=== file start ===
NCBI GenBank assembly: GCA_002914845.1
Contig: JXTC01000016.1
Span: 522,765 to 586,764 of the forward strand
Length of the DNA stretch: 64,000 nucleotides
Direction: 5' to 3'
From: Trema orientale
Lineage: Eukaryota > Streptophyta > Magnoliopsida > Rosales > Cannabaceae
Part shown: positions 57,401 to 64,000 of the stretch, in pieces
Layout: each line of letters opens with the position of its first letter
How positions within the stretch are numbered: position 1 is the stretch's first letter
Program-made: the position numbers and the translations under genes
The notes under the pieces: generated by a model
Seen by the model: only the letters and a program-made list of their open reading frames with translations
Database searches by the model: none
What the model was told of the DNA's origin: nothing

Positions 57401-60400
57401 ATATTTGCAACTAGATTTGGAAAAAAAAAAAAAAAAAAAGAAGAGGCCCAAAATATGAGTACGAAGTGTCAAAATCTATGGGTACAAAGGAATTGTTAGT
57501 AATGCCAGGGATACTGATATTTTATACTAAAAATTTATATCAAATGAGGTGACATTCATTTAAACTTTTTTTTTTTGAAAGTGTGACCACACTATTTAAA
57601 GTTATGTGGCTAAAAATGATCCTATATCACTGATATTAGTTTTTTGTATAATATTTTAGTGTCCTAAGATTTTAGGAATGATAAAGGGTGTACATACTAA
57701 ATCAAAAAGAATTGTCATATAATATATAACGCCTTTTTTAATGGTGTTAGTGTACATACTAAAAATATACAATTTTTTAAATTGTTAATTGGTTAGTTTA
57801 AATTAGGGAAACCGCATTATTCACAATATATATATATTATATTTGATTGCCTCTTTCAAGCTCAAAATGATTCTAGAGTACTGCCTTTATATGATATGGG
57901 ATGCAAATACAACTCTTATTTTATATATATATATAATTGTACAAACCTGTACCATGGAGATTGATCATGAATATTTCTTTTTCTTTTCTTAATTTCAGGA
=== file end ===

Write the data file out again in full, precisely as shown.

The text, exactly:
NCBI GenBank assembly: GCA_002914845.1
Contig: JXTC01000016.1
Span: 522,765 to 586,764 of the forward strand
Length of the DNA stretch: 64,000 nucleotides
Direction: 5' to 3'
From: Trema orientale
Lineage: Eukaryota > Streptophyta > Magnoliopsida > Rosales > Cannabaceae
Part shown: positions 57,401 to 64,000 of the stretch, in pieces
Layout: each line of letters opens with the position of its first letter
How positions within the stretch are numbered: position 1 is the stretch's first letter
Program-made: the position numbers and the translations under genes
The notes under the pieces: generated by a model
Seen by the model: only the letters and a program-made list of their open reading frames with translations
Database searches by the model: none
What the model was told of the DNA's origin: nothing

Positions 57401-60400
57401 ATATTTGCAACTAGATTTGGAAAAAAAAAAAAAAAAAAAGAAGAGGCCCAAAATATGAGTACGAAGTGTCAAAATCTATGGGTACAAAGGAATTGTTAGT
57501 AATGCCAGGGATACTGATATTTTATACTAAAAATTTATATCAAATGAGGTGACATTCATTTAAACTTTTTTTTTTTGAAAGTGTGACCACACTATTTAAA
57601 GTTATGTGGCTAAAAATGATCCTATATCACTGATATTAGTTTTTTGTATAATATTTTAGTGTCCTAAGATTTTAGGAATGATAAAGGGTGTACATACTAA
57701 ATCAAAAAGAATTGTCATATAATATATAACGCCTTTTTTAATGGTGTTAGTGTACATACTAAAAATATACAATTTTTTAAATTGTTAATTGGTTAGTTTA
57801 AATTAGGGAAACCGCATTATTCACAATATATATATATTATATTTGATTGCCTCTTTCAAGCTCAAAATGATTCTAGAGTACTGCCTTTATATGATATGGG
57901 ATGCAAATACAACTCTTATTTTATATATATATATAATTGTACAAACCTGTACCATGGAGATTGATCATGAATATTTCTTTTTCTTTTCTTAATTTCAGGA